- Diesel Engine & DEF System: Most Sprinter vans come equipped with diesel engines, which require more maintenance and have higher fuel costs than gasoline engines. On top of that, the need for Diesel Exhaust Fluid (DEF) adds complexity and ongoing maintenance to the vehicle.
- Lack of Stealth: The design and reputation of the Sprinter van make it less than ideal for stealth camping. It’s recognizable design and large size attract a lot of attention.
- Interior Design Constraints: The interior shape of the Sprinter van is more curved than the Transit and ProMaster, making it more challenging to build in.
- Plastic Interior: The interior of the Ford Transit features a significant amount of plastic, which does not look as good as the interior of the more expensive Mercedes Sprinter; this can be a big setback for some van purchasers who want the best when a lot of money on a new vehicle.
- Less-than-Ideal Gas Mileage: The Transit gets decent fuel economy for a large van, but its powerful EcoBoost engine makes it very easy to get poor fuel mileage if you are not careful.
- Limited Ground Clearance: The Transit van has low ground clearance compared to the Sprinter, which limits its off-road capabilities.
- Height Limitations: The best-in-class 6’ 8” standing headroom of the Ford Transit high roof comes at a cost; it’s by far the tallest van of the three making it challenging to fit in some urban environments (drive-throughs are not an option) and off-road.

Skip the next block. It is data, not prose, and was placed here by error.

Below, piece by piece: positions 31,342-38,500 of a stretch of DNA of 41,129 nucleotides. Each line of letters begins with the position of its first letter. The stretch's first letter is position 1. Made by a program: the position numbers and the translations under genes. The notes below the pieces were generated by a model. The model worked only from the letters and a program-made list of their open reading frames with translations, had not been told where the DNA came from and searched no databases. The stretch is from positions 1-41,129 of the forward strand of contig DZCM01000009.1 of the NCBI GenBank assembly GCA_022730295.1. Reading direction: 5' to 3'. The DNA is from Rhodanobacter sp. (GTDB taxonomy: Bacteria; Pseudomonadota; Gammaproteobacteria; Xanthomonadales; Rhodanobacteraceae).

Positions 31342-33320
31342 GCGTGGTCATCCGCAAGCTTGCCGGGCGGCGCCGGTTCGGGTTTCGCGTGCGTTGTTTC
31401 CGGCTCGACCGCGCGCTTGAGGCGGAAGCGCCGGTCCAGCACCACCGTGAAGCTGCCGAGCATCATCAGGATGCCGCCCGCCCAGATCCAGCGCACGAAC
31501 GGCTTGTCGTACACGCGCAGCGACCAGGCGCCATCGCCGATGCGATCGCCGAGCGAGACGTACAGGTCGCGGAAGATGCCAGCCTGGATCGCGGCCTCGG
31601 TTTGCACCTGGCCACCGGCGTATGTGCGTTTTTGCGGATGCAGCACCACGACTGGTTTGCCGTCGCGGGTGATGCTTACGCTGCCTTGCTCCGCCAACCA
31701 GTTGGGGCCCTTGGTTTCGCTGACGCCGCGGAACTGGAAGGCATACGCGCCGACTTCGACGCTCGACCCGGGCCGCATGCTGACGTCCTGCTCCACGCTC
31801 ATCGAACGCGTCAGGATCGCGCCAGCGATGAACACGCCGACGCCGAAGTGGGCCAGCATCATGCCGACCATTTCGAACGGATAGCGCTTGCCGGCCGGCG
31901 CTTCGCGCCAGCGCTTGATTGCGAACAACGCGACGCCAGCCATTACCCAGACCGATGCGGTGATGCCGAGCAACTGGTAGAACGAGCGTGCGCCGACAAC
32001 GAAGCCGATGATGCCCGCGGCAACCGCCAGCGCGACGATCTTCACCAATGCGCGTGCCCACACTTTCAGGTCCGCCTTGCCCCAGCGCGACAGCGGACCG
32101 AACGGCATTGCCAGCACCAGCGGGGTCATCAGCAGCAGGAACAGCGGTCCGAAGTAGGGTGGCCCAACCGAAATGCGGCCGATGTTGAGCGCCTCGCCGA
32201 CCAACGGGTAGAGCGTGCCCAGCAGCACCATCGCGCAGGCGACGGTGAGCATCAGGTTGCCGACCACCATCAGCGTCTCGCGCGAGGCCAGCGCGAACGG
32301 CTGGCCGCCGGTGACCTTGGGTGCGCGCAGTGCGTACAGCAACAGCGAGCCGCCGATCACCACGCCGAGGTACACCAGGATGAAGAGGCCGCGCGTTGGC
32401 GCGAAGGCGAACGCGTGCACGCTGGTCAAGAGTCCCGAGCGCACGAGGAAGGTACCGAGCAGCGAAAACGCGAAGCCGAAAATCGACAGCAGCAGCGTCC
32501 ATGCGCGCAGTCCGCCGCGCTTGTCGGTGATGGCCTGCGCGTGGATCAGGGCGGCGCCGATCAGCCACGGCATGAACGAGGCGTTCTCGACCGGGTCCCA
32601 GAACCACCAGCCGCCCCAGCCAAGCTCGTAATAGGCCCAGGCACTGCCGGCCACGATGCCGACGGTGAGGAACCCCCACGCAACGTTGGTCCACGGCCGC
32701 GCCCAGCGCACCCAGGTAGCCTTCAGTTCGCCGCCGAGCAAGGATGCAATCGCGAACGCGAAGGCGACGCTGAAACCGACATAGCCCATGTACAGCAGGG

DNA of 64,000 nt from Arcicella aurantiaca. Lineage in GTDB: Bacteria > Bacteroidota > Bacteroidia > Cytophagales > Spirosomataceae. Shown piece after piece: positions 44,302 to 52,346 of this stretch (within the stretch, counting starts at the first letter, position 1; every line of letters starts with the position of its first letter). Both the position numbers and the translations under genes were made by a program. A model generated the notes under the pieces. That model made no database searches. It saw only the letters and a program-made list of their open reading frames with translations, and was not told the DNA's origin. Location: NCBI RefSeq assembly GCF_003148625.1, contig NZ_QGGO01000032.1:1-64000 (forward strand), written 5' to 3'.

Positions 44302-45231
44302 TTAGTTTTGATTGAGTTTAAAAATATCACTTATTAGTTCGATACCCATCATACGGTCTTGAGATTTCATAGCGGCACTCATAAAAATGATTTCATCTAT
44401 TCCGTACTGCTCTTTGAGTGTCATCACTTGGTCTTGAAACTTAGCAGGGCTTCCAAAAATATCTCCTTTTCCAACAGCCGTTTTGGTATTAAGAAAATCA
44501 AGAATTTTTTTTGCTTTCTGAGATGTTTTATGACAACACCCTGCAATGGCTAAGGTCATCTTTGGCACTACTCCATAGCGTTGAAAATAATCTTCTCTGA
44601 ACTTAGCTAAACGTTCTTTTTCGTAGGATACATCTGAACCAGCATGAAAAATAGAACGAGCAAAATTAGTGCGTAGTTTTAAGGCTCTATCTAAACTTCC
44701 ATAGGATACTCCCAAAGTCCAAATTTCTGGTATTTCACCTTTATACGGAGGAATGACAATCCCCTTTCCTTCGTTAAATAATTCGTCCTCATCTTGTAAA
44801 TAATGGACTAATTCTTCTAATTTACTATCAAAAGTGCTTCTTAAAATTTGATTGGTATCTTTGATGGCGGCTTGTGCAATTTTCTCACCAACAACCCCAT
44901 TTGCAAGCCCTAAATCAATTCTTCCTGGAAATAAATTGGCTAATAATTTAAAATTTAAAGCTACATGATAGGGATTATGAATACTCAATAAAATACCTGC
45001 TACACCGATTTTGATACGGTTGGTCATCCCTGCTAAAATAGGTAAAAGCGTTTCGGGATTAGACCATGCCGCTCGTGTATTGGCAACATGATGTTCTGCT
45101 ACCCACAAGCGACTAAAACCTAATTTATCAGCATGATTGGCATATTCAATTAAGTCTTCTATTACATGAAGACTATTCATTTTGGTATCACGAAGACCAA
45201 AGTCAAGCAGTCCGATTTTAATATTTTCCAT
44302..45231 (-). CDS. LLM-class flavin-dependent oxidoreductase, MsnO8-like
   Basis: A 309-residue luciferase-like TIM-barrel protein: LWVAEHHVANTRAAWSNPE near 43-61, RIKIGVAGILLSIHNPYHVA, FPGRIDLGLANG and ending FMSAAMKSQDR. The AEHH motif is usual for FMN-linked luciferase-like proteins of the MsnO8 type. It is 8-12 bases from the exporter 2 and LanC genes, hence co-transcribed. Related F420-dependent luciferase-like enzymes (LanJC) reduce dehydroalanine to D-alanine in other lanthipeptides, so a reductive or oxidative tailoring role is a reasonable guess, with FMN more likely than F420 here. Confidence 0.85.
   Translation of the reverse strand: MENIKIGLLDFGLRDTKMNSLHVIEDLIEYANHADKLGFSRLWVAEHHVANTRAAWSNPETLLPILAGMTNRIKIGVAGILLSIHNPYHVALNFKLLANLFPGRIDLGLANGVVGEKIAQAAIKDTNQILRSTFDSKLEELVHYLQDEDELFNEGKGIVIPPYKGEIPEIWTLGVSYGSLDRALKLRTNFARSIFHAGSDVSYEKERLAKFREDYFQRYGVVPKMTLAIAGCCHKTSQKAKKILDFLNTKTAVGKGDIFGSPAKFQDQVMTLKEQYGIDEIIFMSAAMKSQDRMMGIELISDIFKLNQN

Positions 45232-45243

- AWD instead of 4×4: The Transit has optional all-wheel drive (AWD) but no 4×4 option. AWD is great in inclement weather conditions but does not perform as well off-road.
- Lack of 4×4 or AWD: The ProMaster van utilizes a front-wheel drive (FWD) system, which does not provide the same traction and handling as rear-wheel drive (RWD) or 4×4/AWD vehicles.
- Stiff Suspension: The ProMaster suspension is considered by many as “stiff,” which can feel less comfortable than the Sprinter and Transit.
- Cheaply Made Parts: Some owners report that certain components of the ProMaster van are constructed with low-quality materials that can break or wear out prematurely.
- Uncomfortable Seats: The seating in the ProMaster van is criticized for its lack of comfort, especially during long drives or extended periods of sitting.
- Limited Ground Clearance: The ProMaster has lower ground clearance than the Sprinter and Transit, which can pose challenges off-road.
- Customization Options: The ProMaster has a relatively small aftermarket parts community compared to the Sprinter and Transit, which limits its off-the-shelf customizability.
- Resale Value: The ProMaster has a lower average resale value than the Sprinter and Transit, which could be an issue for those interested in building a new van with plans to sell after a year or two.